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Van Gogh’s insight that will change how you see your everyday life

The Sower - By Vincent van Gogh (1853–1890)

Vincent van Gogh (1853–1890)

Brian Schumacher - published on 05/08/23

In the everyday lives of everyday people Van Gogh saw a latent vivacity begging for expression.

Years ago a friend posed a question I’ve struggled to answer ever since: Why go to an art museum when you can look up the paintings online?

Today, I finally found the answer in the Van Gogh exhibit.  It was well composed and they spared no effort to make the viewer feel fully immersed in the world of Van Gogh. Not only did I feel a tangible connection to the man through seeing the paintings he himself painted, but I was able to better see his brilliant use of color with each individual brush stroke. 

That said, I left the exhibit with another question to ponder. Dispersed throughout the paintings were numerous quotes and facts about his life. One which I found to be particularly poignant mentioned Van Gogh’s love for the land and its people, especially those engaged in manual labor. He saw them as individuals “illuminated by … a religiosity that sacralized the humility to daily toil.” 

In the everyday lives of everyday people Van Gogh saw a latent vivacity begging for expression. Through his brilliance with a brush he was able to express it in a manner that was both new and lasting.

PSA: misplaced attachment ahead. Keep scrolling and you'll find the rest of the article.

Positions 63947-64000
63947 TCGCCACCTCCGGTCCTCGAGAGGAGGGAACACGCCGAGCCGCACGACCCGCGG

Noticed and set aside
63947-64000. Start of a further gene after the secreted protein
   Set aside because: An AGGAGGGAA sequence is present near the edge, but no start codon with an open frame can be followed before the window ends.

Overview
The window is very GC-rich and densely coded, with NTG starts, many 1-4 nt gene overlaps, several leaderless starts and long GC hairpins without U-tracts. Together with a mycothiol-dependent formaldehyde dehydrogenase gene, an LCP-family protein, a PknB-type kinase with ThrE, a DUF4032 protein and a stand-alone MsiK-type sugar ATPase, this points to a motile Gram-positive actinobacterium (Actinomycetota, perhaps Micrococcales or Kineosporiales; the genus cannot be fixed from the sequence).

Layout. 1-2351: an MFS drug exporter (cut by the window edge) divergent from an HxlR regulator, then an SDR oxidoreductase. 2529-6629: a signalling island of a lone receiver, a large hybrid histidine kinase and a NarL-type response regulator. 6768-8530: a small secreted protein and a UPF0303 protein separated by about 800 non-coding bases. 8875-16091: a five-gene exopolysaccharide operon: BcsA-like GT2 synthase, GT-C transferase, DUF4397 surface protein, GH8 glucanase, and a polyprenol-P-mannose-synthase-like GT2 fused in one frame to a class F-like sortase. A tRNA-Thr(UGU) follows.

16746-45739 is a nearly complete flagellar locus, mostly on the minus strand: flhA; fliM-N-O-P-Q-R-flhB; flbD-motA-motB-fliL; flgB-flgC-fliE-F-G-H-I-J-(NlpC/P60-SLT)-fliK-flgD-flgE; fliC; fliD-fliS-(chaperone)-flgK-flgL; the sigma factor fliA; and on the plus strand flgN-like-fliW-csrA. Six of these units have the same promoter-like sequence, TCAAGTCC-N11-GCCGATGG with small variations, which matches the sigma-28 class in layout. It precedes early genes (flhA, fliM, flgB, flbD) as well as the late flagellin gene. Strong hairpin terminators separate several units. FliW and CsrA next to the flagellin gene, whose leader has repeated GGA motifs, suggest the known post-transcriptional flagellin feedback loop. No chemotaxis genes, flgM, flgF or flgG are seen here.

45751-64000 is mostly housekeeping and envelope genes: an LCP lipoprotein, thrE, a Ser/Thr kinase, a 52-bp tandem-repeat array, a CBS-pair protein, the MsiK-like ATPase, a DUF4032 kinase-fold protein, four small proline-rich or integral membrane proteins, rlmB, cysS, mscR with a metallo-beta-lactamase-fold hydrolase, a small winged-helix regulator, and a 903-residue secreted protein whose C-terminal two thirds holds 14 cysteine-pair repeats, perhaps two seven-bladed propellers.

One of these “everyday people” was the sower. With a sack hanging from his shoulder, he cast seeds into the field. The “action” of the painting is simple enough: a man doing his job. But why was I so arrested by this simple action? What was it that fixed my attention to the painting? Certainly I didn’t think it was the most impressive painting — and yet — there I was, staring at it.

The Sower - By Vincent van Gogh (1853–1890)

It would be fair for one to describe the painting as dreary. The color pallet is drab with its use of blue and gray. Even the sky, which is not cloudy, is also not bright. The only thing I saw, however, was vibrancy. The man is dressed in the colors of the world around him … he doesn’t appear to be working so much as dancing … and though the sky isn’t bright it seems to be cheating toward sunrise.

The man isn’t doing his job, he’s living his vocation, nurtured by the very earth he manipulates. Captured in one moment on canvas is an entire drama played about between man and the cosmos. 

Van Gogh was graced with the eyes to see the beautiful in the ordinary. He shared his vision with me personally when I saw that painting in real life and in real time. Because of that interaction I now ask myself frequently what dramas do I see unfold everyday that I merely dismiss as ordinary?


This is part of the series called “The Human Being Fully Alive” found here.

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